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Diet For A Healthy Breastfeeding Mom And Baby

Nutrition Tips for Optimal Wellness

At CosmetiCare, we’re focused on treating the Whole You.  That’s why we’ve asked a nutrition expert to share tips for optimal wellness.  This month find out about how diet impacts breastfeeding women’s milk composition and the long-lasting effects it leaves on breastfed children.   

Diet For A Healthy Breastfeeding Mom and Baby

Healthy Breastfeeding MomDiet has a fundamental influence on breastfeeding women's milk composition and leaves long-lasting effects on breastfed children.

The flavor of human milk is an important taste experience for newborn infants. Human milk is slightly sweet, and it carries the flavors of the compounds ingested by the mother, such as mint, vanilla, garlic, and even alcohol. Infant responses to flavors in milk depend on the length of time since the mother consumed the food, and the amount and frequency of the flavor that the mother consumed (new flavors versus repeated exposure). Infants seem more interested in their mother's milk when flavors are new to them, and they begin to develop and acquire a more diverse palate that leads them to be more accepting of foods later in life.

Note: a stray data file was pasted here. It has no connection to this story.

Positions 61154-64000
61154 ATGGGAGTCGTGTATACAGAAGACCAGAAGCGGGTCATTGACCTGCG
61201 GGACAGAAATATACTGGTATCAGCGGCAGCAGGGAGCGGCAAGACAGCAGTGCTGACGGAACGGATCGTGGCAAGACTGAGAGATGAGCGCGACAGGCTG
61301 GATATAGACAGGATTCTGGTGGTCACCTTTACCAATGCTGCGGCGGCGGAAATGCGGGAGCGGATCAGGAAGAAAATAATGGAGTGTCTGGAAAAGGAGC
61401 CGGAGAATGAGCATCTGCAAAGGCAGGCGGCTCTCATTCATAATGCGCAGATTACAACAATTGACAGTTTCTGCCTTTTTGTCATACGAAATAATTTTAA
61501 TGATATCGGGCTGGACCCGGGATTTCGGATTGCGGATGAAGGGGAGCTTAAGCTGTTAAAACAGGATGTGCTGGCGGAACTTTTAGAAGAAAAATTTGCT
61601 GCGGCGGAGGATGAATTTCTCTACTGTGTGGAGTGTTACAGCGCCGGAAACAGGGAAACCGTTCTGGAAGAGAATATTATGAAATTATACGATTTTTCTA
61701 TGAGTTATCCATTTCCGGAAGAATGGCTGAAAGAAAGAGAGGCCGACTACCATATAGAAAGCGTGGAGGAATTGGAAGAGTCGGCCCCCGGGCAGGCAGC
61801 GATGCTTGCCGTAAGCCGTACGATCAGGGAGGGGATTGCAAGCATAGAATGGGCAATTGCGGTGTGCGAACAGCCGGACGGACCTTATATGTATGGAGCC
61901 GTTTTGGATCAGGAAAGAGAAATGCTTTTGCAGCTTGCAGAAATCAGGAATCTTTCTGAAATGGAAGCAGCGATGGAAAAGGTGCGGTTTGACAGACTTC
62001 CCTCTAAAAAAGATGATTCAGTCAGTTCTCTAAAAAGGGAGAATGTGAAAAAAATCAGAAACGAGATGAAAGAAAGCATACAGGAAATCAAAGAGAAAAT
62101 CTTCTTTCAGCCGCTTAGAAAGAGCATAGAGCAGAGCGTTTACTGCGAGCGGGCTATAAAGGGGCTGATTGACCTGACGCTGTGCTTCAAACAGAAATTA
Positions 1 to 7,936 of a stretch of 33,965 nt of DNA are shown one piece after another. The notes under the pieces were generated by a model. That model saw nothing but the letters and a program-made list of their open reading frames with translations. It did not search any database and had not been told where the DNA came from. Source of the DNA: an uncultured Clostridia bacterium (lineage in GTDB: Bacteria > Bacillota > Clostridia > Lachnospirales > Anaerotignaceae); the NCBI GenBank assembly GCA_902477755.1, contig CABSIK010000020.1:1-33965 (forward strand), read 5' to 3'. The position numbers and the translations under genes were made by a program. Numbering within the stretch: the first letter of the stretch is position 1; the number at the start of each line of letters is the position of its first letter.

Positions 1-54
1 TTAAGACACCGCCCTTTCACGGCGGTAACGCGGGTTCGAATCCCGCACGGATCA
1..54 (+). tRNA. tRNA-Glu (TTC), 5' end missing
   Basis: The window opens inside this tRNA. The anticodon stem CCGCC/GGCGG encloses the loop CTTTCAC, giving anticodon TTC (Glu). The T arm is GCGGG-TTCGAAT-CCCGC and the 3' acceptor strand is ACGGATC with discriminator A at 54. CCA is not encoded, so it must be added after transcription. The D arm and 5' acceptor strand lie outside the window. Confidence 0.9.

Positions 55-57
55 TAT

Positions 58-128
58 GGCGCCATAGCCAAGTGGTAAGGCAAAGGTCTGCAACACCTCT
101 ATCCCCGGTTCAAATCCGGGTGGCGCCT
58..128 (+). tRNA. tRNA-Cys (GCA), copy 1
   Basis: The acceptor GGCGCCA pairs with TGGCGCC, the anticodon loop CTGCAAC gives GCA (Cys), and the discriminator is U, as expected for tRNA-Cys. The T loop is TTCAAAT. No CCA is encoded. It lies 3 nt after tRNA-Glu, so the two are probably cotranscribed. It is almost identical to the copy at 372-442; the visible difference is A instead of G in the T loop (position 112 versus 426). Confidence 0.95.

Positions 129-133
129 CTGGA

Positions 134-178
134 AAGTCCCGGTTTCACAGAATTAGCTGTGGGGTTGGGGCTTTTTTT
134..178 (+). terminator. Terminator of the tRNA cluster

The ideal diet is one of a wide variety that includes whole grains, fruits, and vegetables of all colors, dairy products, and protein sources that come from beans, nuts and seeds, seafood, lean meats, and poultry.


Breastfeeding women experience hormonal, physical, and psychosocial benefits. Breastfeeding immediately increases levels of oxytocin, a hormone that stimulates uterine contractions, minimizes maternal postpartum blood loss and helps the uterus to return to its nonpregnant size.

Breastfeeding is also extremely beneficial for the baby. It is considered the primary source of active and passive immunity in the early vulnerable months and years of life and has been reported to be the most effective preventative means of reducing the death rate of children under five.

Due to the number of calories burned while breastfeeding, it is estimated that approximately 400-450 calories a day must be added to the diet to maintain weight, milk composition and volume. Many women set goals to lose weight after childbirth which can be accomplished through modest calorie reduction during lactation without significant decreases in the quality of the maternal diet, milk composition, and volume.

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